The wavering gaze.

In her 1977 book On Photography, Susan Sontag suggested that our sympathy for suffering is diminishe

Except for some of her less reflective remarks on current affairs, and her bone-dry, over-reflective novels, it is normally a mistake not to pay attention to what Susan Sontag has to say. As its grimly punning title suggests, this is a book about our responses to images of suffering, and its most interesting feature turns out to be the author's argument with herself. She gently castigates the younger Sontag for her 1977 book On Photography, in which she suggested that our capacity to react emotionally and ethically was being diminished by a vulgar profusion of imagery. "Photographs shrivel sympathy," she concluded. That is not her view today.

She is right not to be too hard on herself - On Photography was a good book - but we shall come to that. Her new work is a somewhat matronly call to order: avoid fancy philosophising about simulacra taking over our lives and keep it real. Horror exists, it stares us in the face (not least through photography), and "right-thinking" people (yes, matron does not shrink from the phrase) should respond appropriately.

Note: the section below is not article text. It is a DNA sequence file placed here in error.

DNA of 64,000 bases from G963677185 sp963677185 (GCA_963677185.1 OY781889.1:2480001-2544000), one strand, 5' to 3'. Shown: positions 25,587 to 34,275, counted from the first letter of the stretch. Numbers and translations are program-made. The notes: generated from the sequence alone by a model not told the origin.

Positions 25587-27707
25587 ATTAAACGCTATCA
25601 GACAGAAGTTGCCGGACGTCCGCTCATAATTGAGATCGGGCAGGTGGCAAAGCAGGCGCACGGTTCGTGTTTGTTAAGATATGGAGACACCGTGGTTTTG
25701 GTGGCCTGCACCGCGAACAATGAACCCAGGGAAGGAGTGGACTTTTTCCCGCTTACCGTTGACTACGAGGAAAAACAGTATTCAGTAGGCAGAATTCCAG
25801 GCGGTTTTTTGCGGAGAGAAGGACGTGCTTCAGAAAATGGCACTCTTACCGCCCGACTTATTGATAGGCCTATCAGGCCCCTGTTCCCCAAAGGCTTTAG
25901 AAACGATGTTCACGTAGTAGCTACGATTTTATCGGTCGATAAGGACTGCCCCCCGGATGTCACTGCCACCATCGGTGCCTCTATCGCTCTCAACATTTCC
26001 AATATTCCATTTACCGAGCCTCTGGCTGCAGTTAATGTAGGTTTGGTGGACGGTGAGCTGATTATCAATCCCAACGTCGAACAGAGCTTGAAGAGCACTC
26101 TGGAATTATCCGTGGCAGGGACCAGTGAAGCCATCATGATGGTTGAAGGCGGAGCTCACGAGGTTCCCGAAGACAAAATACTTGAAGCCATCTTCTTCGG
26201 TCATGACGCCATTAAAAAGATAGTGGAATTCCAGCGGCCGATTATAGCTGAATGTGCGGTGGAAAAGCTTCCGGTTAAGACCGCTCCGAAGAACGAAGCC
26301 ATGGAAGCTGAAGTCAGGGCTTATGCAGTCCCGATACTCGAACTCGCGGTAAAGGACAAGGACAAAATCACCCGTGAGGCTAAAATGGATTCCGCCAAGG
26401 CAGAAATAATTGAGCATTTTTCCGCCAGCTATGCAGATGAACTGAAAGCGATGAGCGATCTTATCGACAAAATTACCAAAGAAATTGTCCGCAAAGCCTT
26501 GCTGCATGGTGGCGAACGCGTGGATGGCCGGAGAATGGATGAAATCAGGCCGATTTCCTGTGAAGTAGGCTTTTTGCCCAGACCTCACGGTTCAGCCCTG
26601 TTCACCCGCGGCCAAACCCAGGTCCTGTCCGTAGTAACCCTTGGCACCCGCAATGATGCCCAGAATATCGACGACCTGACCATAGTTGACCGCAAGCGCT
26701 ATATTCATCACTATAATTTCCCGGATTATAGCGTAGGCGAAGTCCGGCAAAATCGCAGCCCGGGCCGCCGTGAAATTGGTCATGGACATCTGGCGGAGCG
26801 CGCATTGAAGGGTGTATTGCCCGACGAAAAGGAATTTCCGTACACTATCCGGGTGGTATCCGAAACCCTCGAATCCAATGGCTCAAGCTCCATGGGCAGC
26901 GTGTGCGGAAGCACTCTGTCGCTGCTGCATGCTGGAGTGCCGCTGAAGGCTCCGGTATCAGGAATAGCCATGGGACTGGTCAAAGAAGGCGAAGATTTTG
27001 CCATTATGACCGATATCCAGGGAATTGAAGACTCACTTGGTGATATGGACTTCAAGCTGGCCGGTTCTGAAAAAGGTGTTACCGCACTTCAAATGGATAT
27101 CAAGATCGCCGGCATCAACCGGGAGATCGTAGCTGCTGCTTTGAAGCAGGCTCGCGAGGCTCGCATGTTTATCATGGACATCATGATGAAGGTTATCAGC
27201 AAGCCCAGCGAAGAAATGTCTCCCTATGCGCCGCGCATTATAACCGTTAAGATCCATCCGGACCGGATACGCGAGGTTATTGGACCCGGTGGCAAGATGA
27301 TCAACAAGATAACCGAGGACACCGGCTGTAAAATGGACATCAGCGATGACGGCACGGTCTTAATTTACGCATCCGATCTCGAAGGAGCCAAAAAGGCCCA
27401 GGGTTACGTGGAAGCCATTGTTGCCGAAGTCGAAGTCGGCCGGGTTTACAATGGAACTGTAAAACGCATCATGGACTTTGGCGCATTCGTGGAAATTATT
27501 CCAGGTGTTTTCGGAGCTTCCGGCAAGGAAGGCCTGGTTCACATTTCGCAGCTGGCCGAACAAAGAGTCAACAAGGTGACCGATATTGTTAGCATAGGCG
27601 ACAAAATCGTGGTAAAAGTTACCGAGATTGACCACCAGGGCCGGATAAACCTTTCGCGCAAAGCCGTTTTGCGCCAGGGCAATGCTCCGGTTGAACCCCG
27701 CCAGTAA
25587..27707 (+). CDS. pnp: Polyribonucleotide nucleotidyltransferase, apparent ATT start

What is appropriate is less clear. The problem with images of acute suffering is that they hit you like a hammer: the brain goes dead, but the body still twitches in indignation. A nice example was Virginia Woolf, who, shocked by photographs of battle, said that wars must be stopped "at whatever cost". Whatever? By a pre-emptive strike? Or the surrender of the Bloomsbury way of life? In Sontag's book, explicit moralising is largely absent. Indeed, she warns against the rush of feeling that the spectacle of harsh imagery - famine, war, death - can induce. "Moral indignation, like compassion, cannot dictate a course of action." And though she might have had more to say about the inbuilt deceits of photography, whose anecdotal, non-synthesising nature conflicts with its implicit claim to absolute truth, she recognises that "to photograph is to frame, and to frame is to exclude".